So if you have ever seen a Bowhead Whale, or maybe a photo of one, you may notice that this is not the usual coloration of a Bowhead, or indeed any whale.
Why the crazy colours, you may ask?
It has to do with this. When you texture (colour) a 3D model, you are not actually painting the physical model, but an associated UV map- a flat skin that wraps around your model in a rather hannibal-esque manner. UV are dots that anchor particular points on a 3D model to particular spots on a texture map. Think of them like digital tacks, pinning texture-clothes to a naked model.
The Bowhead model that was acquired for this project (nick-named Ghostie) had a workable but rather low-res texture- in short, not up to snuff for our project. In an effort to discern which patches of grey texture went to what appendages, I painted each patch a different colour in Photoshop and then refreshed the texture map in Maya (one of our 3D animation software packages), giving us our clown whale.
First to be replaced were Ghostie’s eyes. On the right is the duller low-res texture, on the left is the more striking and accurate whale eyeball. (Whales tend to have elliptical pupils, not circular, with ice blue irises.)
The eyes purvey the living essence of your essentially dead, binary-coded computer model, so they have to be the most convincing part of the whole creature.
Otherwise it’s just a lively taxidermy model.
Next to go were the Baleen sheets. Bowheads have shiny black baleen with sea-scum and other detritus built up in layers. (It’s hard to brush when you have flippers) After some debate, we agreed that the original baleen above appeared to belong to a sun-bleached, dead Bowhead whale.
After quite a few hours in Photoshop this is the result. I was really intimidated by the prospect of having to visually represent hundreds of baleen plates, but after identifying the striking aspects of Bowhead baleen (the steady repetition of grey and black lines offset with scummy browns and yellows) I put my hand to painting realistic-looking baleen.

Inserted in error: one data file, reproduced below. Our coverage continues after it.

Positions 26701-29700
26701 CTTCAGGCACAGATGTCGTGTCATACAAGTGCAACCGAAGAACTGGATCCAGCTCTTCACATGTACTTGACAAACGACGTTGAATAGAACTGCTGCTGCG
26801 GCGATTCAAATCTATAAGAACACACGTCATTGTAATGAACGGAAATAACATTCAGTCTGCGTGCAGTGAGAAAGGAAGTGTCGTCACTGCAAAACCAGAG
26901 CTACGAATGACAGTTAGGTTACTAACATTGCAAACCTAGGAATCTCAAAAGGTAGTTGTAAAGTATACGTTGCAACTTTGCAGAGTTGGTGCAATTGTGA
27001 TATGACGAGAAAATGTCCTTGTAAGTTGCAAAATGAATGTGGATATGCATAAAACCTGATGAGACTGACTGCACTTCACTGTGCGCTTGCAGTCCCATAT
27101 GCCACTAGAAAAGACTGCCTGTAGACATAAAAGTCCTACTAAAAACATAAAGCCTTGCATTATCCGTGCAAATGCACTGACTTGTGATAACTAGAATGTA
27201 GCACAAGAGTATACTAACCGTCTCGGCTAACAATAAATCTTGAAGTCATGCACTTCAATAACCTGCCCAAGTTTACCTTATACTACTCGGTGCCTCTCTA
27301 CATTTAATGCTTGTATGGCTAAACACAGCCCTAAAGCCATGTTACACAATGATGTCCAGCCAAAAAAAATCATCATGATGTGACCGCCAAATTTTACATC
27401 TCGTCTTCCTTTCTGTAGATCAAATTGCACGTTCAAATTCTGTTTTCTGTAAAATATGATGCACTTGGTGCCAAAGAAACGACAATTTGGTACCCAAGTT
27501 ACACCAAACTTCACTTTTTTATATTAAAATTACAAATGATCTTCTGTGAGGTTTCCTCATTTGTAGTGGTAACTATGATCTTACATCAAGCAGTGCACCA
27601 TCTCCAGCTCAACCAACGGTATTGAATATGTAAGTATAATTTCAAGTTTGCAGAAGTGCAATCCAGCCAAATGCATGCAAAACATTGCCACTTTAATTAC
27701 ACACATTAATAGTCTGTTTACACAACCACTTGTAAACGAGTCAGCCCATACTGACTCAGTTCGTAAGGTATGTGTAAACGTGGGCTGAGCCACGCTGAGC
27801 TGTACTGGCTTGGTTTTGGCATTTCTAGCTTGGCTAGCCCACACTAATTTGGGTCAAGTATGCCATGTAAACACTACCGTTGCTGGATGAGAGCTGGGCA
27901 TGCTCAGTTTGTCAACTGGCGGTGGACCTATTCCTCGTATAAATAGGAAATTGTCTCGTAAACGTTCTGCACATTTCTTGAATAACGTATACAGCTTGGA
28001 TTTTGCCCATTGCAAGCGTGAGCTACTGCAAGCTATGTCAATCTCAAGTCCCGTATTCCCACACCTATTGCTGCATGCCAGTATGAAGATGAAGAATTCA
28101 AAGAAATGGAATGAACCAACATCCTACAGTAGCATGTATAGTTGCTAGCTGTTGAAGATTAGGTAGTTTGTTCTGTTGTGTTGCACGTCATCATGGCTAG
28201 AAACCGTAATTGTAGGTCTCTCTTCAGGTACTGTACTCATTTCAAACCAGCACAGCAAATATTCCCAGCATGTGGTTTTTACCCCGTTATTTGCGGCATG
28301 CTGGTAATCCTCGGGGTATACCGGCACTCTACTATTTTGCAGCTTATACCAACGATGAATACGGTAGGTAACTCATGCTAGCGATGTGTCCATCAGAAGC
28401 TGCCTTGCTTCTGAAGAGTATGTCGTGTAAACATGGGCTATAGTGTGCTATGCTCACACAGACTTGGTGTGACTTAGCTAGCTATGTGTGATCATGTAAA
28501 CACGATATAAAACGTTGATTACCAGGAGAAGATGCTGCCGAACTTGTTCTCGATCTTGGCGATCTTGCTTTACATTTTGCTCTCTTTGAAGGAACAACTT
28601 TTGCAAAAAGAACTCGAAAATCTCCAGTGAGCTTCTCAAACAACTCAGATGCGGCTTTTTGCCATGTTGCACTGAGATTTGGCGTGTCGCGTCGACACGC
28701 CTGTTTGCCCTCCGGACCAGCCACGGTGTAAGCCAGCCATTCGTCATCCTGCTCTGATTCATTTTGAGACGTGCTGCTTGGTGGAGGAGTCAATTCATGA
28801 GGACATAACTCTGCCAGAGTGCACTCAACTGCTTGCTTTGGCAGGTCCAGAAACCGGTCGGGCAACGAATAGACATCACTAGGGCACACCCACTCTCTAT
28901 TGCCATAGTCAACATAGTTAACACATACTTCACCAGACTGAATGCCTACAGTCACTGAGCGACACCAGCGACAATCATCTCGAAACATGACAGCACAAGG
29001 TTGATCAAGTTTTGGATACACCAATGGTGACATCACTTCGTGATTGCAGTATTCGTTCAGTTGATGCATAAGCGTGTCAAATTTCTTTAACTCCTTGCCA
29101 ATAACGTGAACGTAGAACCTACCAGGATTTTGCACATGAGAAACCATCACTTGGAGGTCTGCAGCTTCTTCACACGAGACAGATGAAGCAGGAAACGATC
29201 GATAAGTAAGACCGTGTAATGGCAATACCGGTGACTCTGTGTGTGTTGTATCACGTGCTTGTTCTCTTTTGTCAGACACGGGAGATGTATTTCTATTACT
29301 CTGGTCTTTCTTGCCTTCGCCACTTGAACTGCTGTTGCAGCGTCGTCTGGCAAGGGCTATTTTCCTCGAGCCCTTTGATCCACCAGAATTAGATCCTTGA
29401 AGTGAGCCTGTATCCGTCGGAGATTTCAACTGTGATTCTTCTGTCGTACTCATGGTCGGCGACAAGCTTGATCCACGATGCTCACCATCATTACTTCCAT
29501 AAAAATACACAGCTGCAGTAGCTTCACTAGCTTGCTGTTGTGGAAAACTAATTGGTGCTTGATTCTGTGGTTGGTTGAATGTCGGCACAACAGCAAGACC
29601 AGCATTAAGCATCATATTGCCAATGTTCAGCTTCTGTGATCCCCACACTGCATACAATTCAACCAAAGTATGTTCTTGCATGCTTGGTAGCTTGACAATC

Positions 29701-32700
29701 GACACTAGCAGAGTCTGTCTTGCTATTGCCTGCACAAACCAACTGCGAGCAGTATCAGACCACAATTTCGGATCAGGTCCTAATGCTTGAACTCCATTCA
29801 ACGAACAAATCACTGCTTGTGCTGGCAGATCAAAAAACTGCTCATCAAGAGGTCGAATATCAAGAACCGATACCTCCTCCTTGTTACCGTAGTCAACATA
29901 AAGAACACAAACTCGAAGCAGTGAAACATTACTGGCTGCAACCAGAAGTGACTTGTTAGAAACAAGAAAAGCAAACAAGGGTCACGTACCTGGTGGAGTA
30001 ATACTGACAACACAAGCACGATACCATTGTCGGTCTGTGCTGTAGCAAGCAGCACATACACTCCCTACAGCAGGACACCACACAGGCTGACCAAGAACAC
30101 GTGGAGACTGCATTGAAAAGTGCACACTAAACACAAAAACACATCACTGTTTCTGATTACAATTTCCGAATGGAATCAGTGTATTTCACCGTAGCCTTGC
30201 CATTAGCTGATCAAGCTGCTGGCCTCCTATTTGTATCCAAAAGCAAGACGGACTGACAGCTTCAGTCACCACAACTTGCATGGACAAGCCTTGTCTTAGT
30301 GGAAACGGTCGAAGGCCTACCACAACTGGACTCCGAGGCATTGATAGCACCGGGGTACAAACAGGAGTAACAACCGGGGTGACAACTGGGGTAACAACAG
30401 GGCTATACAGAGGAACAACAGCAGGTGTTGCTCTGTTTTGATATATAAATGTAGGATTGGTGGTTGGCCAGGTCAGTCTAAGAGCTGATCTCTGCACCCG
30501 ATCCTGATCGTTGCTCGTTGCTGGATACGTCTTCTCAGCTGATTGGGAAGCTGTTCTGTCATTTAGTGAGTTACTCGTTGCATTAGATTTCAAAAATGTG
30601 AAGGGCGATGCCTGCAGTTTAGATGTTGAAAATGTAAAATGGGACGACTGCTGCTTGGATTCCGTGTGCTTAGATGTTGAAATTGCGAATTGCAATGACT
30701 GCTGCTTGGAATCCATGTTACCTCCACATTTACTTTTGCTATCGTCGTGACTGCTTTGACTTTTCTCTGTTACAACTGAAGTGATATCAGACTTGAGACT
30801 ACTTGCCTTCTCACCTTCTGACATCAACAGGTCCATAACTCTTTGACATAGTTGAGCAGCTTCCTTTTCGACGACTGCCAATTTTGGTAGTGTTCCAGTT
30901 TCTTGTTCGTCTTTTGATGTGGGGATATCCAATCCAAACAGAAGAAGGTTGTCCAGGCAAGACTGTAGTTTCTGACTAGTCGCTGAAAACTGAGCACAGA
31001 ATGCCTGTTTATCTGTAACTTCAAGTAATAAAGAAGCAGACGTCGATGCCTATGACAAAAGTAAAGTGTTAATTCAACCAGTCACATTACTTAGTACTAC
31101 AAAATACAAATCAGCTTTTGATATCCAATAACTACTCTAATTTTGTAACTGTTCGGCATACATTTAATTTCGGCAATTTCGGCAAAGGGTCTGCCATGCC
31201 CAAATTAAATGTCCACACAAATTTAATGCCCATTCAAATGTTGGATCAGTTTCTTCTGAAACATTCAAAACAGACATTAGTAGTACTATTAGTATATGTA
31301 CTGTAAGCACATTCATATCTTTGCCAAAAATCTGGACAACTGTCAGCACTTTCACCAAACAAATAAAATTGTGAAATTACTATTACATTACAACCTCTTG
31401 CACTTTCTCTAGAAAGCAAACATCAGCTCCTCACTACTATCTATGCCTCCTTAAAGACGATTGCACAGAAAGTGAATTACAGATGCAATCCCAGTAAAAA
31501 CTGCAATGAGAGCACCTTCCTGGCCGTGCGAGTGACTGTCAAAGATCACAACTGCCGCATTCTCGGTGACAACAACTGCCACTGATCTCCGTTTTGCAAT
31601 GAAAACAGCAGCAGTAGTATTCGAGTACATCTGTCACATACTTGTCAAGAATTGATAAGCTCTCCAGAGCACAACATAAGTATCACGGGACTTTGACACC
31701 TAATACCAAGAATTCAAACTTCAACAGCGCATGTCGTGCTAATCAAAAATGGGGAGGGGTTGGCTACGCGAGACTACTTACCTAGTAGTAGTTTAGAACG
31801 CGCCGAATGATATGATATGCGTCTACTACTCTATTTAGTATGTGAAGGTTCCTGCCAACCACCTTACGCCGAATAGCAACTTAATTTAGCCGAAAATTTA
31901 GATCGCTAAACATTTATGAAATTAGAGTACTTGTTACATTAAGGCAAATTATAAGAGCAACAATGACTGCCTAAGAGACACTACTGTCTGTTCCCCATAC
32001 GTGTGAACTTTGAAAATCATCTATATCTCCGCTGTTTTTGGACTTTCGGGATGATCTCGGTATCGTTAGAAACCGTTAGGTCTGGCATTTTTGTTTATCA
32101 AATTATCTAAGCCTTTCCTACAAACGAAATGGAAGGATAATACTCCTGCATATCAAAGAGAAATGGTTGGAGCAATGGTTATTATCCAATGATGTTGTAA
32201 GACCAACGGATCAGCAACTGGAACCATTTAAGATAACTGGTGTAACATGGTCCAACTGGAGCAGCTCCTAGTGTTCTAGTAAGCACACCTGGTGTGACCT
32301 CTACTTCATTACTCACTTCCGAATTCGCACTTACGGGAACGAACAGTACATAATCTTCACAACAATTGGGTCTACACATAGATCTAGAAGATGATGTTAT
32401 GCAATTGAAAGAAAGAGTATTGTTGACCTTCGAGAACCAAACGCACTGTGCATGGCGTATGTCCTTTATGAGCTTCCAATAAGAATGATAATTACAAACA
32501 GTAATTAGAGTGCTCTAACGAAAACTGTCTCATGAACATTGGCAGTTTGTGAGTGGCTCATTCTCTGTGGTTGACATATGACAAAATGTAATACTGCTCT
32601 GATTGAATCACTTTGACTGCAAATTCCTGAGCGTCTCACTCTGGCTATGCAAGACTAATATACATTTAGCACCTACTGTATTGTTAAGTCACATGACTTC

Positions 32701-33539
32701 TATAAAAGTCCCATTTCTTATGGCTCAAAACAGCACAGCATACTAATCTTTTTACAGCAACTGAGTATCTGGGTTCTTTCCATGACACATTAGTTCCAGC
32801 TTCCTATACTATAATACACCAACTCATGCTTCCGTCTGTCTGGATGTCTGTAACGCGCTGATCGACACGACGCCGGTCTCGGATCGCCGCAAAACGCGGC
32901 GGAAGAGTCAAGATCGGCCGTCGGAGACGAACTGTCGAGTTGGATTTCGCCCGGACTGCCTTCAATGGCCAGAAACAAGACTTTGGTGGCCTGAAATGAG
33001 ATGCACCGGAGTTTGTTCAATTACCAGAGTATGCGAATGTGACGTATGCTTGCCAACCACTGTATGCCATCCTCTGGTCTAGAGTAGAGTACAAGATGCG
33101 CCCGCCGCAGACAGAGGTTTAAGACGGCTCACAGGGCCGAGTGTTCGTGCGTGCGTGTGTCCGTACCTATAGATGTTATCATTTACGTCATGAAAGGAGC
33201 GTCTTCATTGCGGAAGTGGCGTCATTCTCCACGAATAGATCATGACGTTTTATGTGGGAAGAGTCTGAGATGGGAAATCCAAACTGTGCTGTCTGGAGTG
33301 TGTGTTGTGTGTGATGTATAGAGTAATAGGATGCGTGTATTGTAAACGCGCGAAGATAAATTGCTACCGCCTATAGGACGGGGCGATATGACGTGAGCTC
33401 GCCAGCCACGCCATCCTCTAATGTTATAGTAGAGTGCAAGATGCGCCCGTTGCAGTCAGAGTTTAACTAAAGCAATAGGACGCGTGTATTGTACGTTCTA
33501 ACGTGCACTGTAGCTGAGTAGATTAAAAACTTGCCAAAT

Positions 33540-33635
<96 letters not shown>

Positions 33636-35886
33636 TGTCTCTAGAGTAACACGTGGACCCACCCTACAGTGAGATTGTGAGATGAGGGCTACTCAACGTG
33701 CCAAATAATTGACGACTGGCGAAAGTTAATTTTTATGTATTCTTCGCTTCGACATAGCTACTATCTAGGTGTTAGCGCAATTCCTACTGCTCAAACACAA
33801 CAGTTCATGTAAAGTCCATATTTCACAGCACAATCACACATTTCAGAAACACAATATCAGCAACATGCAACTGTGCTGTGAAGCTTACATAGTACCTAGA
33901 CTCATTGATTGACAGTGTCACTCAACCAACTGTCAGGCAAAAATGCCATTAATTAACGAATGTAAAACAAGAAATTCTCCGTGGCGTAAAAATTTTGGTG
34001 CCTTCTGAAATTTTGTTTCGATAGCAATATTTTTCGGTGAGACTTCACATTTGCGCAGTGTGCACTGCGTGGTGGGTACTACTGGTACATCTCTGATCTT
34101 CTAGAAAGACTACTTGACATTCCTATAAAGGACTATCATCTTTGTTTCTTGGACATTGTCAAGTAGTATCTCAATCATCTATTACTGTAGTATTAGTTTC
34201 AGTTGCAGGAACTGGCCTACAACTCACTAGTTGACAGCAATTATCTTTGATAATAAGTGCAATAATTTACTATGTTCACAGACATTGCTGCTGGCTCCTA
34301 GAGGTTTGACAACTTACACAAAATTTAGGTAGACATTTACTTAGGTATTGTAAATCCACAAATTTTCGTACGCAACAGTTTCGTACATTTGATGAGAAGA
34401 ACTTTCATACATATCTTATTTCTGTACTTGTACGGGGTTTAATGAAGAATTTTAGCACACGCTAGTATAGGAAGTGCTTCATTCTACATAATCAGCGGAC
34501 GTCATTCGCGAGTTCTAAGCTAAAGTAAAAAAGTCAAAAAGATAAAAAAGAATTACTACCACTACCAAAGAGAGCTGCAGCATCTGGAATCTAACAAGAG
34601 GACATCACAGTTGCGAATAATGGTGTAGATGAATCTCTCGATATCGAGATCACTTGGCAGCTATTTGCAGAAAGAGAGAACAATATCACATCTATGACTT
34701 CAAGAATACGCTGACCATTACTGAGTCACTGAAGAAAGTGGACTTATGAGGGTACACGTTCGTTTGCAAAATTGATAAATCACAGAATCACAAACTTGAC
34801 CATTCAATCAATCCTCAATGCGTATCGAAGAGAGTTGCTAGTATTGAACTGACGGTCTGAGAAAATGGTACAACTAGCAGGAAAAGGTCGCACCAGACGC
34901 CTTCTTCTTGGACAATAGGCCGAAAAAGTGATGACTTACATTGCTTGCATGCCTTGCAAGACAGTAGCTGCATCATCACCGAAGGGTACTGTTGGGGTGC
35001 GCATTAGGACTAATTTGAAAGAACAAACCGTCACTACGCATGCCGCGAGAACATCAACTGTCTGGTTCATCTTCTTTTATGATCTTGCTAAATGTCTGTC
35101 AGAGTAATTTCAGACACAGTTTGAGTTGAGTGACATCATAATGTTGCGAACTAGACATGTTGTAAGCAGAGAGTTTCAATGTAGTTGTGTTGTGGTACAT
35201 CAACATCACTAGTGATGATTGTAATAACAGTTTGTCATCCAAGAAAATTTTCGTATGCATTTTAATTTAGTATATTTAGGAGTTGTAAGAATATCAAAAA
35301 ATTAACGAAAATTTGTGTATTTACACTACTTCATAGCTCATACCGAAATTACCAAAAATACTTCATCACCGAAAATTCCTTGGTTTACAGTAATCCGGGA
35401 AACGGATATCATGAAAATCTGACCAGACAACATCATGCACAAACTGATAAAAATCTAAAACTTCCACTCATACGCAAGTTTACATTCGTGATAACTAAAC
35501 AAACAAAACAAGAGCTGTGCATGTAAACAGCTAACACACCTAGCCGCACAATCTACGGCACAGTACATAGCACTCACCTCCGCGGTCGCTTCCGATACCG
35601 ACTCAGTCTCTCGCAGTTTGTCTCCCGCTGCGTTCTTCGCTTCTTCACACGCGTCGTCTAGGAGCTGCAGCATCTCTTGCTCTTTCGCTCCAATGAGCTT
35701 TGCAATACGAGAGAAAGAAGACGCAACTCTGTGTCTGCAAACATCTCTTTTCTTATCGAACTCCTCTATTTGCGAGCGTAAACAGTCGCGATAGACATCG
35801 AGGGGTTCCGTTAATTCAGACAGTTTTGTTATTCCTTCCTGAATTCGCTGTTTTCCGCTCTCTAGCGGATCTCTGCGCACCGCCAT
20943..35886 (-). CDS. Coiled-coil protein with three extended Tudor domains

I threw a basic lighting setup on him to see how his new choppers held up to rendering. (Maya tends to down-sample high resolution textures in its work window to keep the program running smoothly.)
Next on the list were Ghostie’s tongue, and upper and lower palate. The tongue was pieced together from high resolution photo reference and colour-balanced accordingly. The palates were hand-painted using photos for texture and colour reference. Bowheads have a pickled-pink mouth with scummy grey patterns and white scars and scratches.
The most rewarding thing about painting 3D model textures is seeing your 2D art seemingly magically project itself onto a fleshed-out model. I would work a few hours in photoshop, save the texture map, then hurriedly refresh the texture map on the whale model and smile at the results.
Well, most of the time. One of the downsides of UV maps is that they have edges and stitches where different parts of your map come together. In the picture above, three different maps (tongue, top palate and bottom palate) are butting up against each other. This is made glaringly obvious because the colours and textures do not match one another at all. However, if you refer to the colour map at the top of this post, the tongue (red shape), top palate (purple shape) and bottom palate (green shape) are three different patches and do not join at all.
This is because in Maya you can cookie-cutter out your texture patches and ignore the black spaces by arranging your UV’s accordingly.
Above are two more stitch edges- the top one is top palate vs. baleen plates, and the bottom shows where top palate becomes bottom palate.
Here you can see a much happier stitch area. By arranging, stamping and overlapping the tongue texture, a much more subtle stitch area is achieved. I will be revisiting this gremlin later, but for now this is a happy whale mouth.
Next on the list is an overhaul of the body and fluke textures. Here he is with his low-res body to give you a better idea of the colour scheme.
The body is definitely going to be the most challenging aspect to paint and texture- I need to research scarification patterns on whales as well as Bowhead fat rolls and markings. The trickiest part will be blending the fluke textures into the main body.
I‘ll leave you with a particularly terrifying render, which coincidentally gives a nice closeup of rendered baleen.
– Hannah Foss (Project Lead Animator)